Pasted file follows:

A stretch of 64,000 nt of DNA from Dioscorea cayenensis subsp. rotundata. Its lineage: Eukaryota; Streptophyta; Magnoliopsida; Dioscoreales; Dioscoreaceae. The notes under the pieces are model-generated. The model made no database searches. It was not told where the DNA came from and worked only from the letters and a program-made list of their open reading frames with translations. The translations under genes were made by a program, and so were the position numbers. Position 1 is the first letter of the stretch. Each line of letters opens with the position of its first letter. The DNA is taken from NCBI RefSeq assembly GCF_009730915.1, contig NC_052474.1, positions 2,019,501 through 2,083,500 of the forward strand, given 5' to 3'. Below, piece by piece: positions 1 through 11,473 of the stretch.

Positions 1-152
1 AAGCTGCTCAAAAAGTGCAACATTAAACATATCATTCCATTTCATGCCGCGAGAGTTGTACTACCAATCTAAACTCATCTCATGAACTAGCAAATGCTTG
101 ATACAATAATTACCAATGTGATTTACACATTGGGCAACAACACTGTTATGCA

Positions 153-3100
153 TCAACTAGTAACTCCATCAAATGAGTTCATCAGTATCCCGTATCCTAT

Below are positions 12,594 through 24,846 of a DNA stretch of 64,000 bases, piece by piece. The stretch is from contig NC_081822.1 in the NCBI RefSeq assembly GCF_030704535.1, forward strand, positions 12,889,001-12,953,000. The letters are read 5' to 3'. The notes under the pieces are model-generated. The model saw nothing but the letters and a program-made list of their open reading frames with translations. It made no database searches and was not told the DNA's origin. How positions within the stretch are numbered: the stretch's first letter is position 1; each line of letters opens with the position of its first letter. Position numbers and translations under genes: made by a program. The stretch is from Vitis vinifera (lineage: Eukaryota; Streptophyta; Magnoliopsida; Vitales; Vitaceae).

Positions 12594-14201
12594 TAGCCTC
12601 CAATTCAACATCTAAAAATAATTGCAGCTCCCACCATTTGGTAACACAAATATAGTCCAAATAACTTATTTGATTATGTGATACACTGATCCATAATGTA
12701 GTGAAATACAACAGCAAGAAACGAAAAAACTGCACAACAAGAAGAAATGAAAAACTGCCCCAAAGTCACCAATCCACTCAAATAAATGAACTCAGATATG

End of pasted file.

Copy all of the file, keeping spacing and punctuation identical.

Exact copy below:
A stretch of 64,000 nt of DNA from Dioscorea cayenensis subsp. rotundata. Its lineage: Eukaryota; Streptophyta; Magnoliopsida; Dioscoreales; Dioscoreaceae. The notes under the pieces are model-generated. The model made no database searches. It was not told where the DNA came from and worked only from the letters and a program-made list of their open reading frames with translations. The translations under genes were made by a program, and so were the position numbers. Position 1 is the first letter of the stretch. Each line of letters opens with the position of its first letter. The DNA is taken from NCBI RefSeq assembly GCF_009730915.1, contig NC_052474.1, positions 2,019,501 through 2,083,500 of the forward strand, given 5' to 3'. Below, piece by piece: positions 1 through 11,473 of the stretch.

Positions 1-152
1 AAGCTGCTCAAAAAGTGCAACATTAAACATATCATTCCATTTCATGCCGCGAGAGTTGTACTACCAATCTAAACTCATCTCATGAACTAGCAAATGCTTG
101 ATACAATAATTACCAATGTGATTTACACATTGGGCAACAACACTGTTATGCA

Positions 153-3100
153 TCAACTAGTAACTCCATCAAATGAGTTCATCAGTATCCCGTATCCTAT

Below are positions 12,594 through 24,846 of a DNA stretch of 64,000 bases, piece by piece. The stretch is from contig NC_081822.1 in the NCBI RefSeq assembly GCF_030704535.1, forward strand, positions 12,889,001-12,953,000. The letters are read 5' to 3'. The notes under the pieces are model-generated. The model saw nothing but the letters and a program-made list of their open reading frames with translations. It made no database searches and was not told the DNA's origin. How positions within the stretch are numbered: the stretch's first letter is position 1; each line of letters opens with the position of its first letter. Position numbers and translations under genes: made by a program. The stretch is from Vitis vinifera (lineage: Eukaryota; Streptophyta; Magnoliopsida; Vitales; Vitaceae).

Positions 12594-14201
12594 TAGCCTC
12601 CAATTCAACATCTAAAAATAATTGCAGCTCCCACCATTTGGTAACACAAATATAGTCCAAATAACTTATTTGATTATGTGATACACTGATCCATAATGTA
12701 GTGAAATACAACAGCAAGAAACGAAAAAACTGCACAACAAGAAGAAATGAAAAACTGCCCCAAAGTCACCAATCCACTCAAATAAATGAACTCAGATATG